In my time, I’ve probably picked up more than one ‘Best of’ Mamas and Papas collections, but I think I’ve finally got the message: in any of their compilations, there are going to be 5 or 6 ‘stand out’ tracks…and the rest are fillers. Now I’m taking a cold objective look, I think it’s probably true to say: that was indeed a true reflection of their career. John Phillips wrote a few absolute classics – and around them, to pad out an album, or a concert performance, or a TV appearance, they threw in some rehashed standards, some slowed-down rock songs, and some mediocre lyric/melody combinations hoping that Cass Elliot’s voice, and the prevailing appetite for commercialized faux-bohemia would sustain them.
But let’s affirm; the classics were classics. ‘California Dreamin’ is toweringly important in its place in popular musical history: it has the feel of something with the substance of folk song, part of a national consciousness, which had been waiting to be discovered. ‘Creeque Alley’ is as clever and witty a song as anything that came out of the sixties : both mischievously self-referential in its narrative of the ambitions of their clique, and at the same time indicative of a more general cultural mood, I think.
And the mood is characterised by the focus shift from (in American geographical terms) East to West Coast, from the more tired, industrious, wisecracking, survivalist cynicism of east Coast’s mentality to the (as perceived) perpetual sunniness, free-spirited, tolerant/relaxed/libertarian lifestyle of the West Coast. ‘California Dreamin’ indeed – because the west coast becomes a kind of dream, an ideal to which the yearning spirit aspired…
Or so it seemed. ‘Twelve Thirty’ was another of this handful of Phillips classics. Perhaps, like many great writers, he really only had one theme, and perhaps that theme was this move from East to west, and what it symbolizes. This single is the only Mamas and Papas single which I remember buying, and it’s still my favourite. I’m imagining I was 15 (?) perhaps, when the single was released. My hazier memory imagines that all of their songs were released in the ‘summer of love’, ’67, and that can’t possibly be true, of course, but I think this single was actually released that summer. My understanding of the American popular-cultural east to west shift must have been sketchy at best…but in some small way I think I got it – and caught the ‘allure’ of freedom and newness that drew all those ‘young girls’ to ‘the canyon’ (Laurel Canyon? The several leafy canyons north of Los Angeles? Did I know that then?)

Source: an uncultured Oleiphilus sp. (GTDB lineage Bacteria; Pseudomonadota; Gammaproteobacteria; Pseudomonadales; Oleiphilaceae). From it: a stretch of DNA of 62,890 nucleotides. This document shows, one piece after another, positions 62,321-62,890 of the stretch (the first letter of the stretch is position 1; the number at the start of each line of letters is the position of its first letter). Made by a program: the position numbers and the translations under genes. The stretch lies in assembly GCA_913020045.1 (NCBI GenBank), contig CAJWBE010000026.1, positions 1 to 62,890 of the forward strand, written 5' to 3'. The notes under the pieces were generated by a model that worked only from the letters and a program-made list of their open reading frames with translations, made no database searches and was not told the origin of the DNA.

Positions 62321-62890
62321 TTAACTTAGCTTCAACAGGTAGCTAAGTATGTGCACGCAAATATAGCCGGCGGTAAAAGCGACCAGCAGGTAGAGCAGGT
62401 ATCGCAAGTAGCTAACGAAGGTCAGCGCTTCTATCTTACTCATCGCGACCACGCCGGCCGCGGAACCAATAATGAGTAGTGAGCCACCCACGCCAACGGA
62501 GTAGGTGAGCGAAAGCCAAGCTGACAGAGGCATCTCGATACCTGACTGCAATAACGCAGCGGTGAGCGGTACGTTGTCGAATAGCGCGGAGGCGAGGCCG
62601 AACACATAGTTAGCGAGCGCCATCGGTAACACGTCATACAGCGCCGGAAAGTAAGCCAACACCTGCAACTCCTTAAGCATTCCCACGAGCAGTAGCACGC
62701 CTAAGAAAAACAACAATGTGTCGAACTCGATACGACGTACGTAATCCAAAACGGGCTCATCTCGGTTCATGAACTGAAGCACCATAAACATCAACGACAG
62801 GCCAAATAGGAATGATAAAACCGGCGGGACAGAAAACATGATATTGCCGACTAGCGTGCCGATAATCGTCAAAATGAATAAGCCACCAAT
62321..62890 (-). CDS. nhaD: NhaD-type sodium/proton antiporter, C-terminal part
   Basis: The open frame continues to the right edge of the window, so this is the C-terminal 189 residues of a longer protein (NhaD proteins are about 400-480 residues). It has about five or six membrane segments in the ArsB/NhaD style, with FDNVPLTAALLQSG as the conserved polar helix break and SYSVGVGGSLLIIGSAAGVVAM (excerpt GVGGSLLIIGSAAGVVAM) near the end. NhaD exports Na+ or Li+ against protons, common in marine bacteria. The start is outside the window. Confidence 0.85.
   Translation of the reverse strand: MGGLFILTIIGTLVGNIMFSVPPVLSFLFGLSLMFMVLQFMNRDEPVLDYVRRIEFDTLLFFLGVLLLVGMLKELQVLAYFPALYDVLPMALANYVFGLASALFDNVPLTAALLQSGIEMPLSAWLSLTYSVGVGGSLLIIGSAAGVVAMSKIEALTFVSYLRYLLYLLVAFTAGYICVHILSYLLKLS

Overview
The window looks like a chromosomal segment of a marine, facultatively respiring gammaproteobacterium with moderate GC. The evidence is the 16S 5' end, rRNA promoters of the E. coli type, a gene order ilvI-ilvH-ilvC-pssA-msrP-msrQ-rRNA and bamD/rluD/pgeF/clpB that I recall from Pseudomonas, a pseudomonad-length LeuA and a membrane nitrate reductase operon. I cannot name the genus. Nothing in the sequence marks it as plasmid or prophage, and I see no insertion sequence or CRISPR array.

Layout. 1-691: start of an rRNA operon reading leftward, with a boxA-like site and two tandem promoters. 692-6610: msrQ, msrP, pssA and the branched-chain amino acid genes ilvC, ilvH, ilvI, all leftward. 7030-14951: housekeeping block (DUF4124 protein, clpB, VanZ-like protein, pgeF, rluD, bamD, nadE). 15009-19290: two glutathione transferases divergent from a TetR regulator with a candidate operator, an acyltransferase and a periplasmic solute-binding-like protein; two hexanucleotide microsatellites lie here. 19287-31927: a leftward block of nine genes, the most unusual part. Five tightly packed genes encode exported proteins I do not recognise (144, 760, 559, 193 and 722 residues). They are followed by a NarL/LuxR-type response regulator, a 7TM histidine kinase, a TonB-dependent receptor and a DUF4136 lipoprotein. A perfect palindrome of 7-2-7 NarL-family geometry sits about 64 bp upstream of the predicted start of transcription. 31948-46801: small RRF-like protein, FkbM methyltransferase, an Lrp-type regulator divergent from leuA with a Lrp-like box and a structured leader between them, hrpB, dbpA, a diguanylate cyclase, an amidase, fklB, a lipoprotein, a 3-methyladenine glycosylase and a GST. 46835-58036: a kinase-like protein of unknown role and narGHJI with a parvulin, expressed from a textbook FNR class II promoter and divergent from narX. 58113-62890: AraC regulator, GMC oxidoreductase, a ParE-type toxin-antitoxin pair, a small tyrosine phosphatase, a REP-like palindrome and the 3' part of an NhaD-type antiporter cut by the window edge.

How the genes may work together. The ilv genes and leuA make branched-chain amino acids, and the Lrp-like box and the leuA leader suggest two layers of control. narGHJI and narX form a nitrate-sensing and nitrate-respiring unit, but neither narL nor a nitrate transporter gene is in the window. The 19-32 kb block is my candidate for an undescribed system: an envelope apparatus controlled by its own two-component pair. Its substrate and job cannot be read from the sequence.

If this was Phillips’s great theme, where in ‘Dreamin’ he’d pictured the Eastern mentality from which they were escaping as cold, sterile – ‘the preacher likes the cold…’-, that cold church perhaps a symbol of the frigid institutional life which the new generation yearned to leave behind, in ‘Twelve Thirty’ we get the same images of the East’s stagnation – this time through the clock with its hands stuck on twelve thirty. NYC is declared as ‘dark and dirty’ – while the world of the west coast is pictured as a place of new openness, sudden connectedness, discovery – ‘At first so strange to feel so friendly/To say good morning and really mean it/ To feel these changes happening in me…’
I’ve not been to the West Coast of the States, so perhaps I ought to shut up now and bow to more informed experience. Still, here’s what I can’t help feeling: I cannot believe that any place can sustain this weight of idealism; when it carries the symbolism of such allure it becomes like C S Lewis’s idea of ‘northerness’ that drew him on towards…something beyond place, in his spiritually formative years. Perhaps I knew at 14 or 15, as I still believe now, that only a spiritual kingdom can satisfy the profound depth of those kinds of longings – for perpetual sunniness of heart, friendliness, creativity, community. Which is to say that in popular song, at least, the ‘Californian’ ideal of the sixties seems for me a ‘type’ of the Kingdom of God.
Have I strayed from my focus? Let me not forget the song’s delicious melody, the group’s unsurpassed harmonic sound…it’s a great single. Let’s put it back on the home jukebox.